When was the last time you saw the backside of your body? For some of you, it’s been months or even years. Your posterior gains are left to chance without knowing what progress is being made, and that’s okay if you have a structured exercise routine with plenty of rearward movement. But oftentimes the reality is “we can’t see it, so we don’t train it“, or we simply forget it’s there. Yet you do every exercise variation for the chest, biceps, and abs under the sun but can’t remember the last time you did a rear delt fly… and yes, it’s very necessary. Just like a chest fly, or lateral shoulder raise.
In fact, we’re so passionate about this topic that we wrote this entire guide on band reverse flys. A variation of an important movement pattern created solely for the purpose of bringing out the rear-facing aspect of your tri-headed deltoid muscles.
Keep reading and you’ll learn ideal band reverse fly technique, get pro tips plus best variations, and find answers to common faqs.
Muscles Worked During Band Reverse Flys
A robust movement for the rear delts and upper back muscles, it pays to learn about the anatomy of muscle stimulation during band reverse flys.
- Deltoid posterior – Reverse flys were the answer to training the rear delts with focus and precision. It’s the perfect option to encourage drawing the arms rearward and hitting the posterior fibers of the shoulder.
- Deltoid lateral – Muscles with benefits, the lateral or outer section of the deltoids gets partial stimulation during backward arm motions. However, the lateral fibers are more prominent when lifting the arms up between an angle of 15-100 degrees.
- Infraspinatus – Wing-like muscles on either side of the upper torso, infraspinatus stretches from the scapula to the upper arm bone, where it helps form the rotator cuff. Hence moving the arm and stabilizing the shoulder.
- Teres Minor – A muscle covered by the deltoids, teres minor promotes shoulder stabilization by keeping the ball and socket shoulder joint in place.
- Trapezius Lower Fibers – A member of a three muscle family in the upper neck and back, the trapezius lower fibers create downward movement of the scapula. Like when you pull the shoulder down in preparation for a set of band reverse flys.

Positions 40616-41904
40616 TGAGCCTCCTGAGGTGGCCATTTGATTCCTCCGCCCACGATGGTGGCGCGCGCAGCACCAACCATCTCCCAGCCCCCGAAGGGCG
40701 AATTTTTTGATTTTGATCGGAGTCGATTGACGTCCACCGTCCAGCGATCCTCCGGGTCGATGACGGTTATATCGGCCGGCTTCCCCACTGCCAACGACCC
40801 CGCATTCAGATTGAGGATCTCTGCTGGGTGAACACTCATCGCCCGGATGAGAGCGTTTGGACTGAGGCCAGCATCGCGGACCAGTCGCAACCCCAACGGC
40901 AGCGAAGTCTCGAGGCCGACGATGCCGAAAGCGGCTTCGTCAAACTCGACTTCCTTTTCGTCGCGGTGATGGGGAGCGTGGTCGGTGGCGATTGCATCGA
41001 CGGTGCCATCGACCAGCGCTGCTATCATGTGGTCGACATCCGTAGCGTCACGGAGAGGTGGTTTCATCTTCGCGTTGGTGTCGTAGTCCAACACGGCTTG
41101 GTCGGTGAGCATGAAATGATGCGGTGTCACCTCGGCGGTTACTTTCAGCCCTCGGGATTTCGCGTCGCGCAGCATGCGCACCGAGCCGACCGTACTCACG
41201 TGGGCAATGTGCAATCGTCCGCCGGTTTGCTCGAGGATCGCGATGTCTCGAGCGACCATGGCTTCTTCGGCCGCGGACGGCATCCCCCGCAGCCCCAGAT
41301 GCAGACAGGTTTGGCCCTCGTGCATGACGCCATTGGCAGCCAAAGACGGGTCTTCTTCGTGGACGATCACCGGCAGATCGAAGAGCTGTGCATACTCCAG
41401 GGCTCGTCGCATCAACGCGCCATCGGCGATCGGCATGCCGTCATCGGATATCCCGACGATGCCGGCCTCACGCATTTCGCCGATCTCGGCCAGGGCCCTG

- Trapezius Middle Fibers – The middle trap fibers activate when cued to pull the shoulders back. This action stabilizes the scapula for various movements.
How To Do Band Reverse Flys
Everyone’s setup may not be the same when performing band reverse flys. However, the general concept should remain the same. Get in a position that will allow you to generate the most strength, and activate the rear delts. This is what we’ll help you to get right with the following written instructions and video demonstration with key form tips.
- Secure the end of your band to an object at roughly chest height.
- Grab your band with both hands, palms facing each other. Set your feet roughly hip width apart. Pull your shoulders back and down. Tense your core.
- Keeping your arms straight, open the hands wide and pull the band back behind you. Squeeze the shoulder blades together.
- Slowly bring your hands forward straight out in front of you. Then you can repeat step 3, and perform the desired number of repetitions.
Pro tip: You can also bend the elbows for more range of motion.
Here’s a simple tutorial on band reverse flys.
- Stand farther away from the base for more resistance and step closer to lower the intensity.
- You can use the same setup like shown in the video example, or find a power rack, door handle, or any object that will safely secure one end of the band.
- No options to anchor your band at chest height? Use a tree branch, get a little creative, or use your feet and do the bent over variation shown later in this guide.
- There really are no drawbacks of this exercise, other than needing somewhere to anchor your band.
Benefits of Band Reverse Flys
We cant think of several necessary reasons to do band reverse flys, or flys in general. Any serious training program should have them. Here’s why we recommend this exercise.
Build a shield-like upper posterior
Everyone’s goal should be to build a resilient armor plated backside from the traps, to the rear delts, glutes, hamstrings, and all the way down to the calves. These muscles are crucial to longevity, supporting posture, balance, movement, and overall structural health.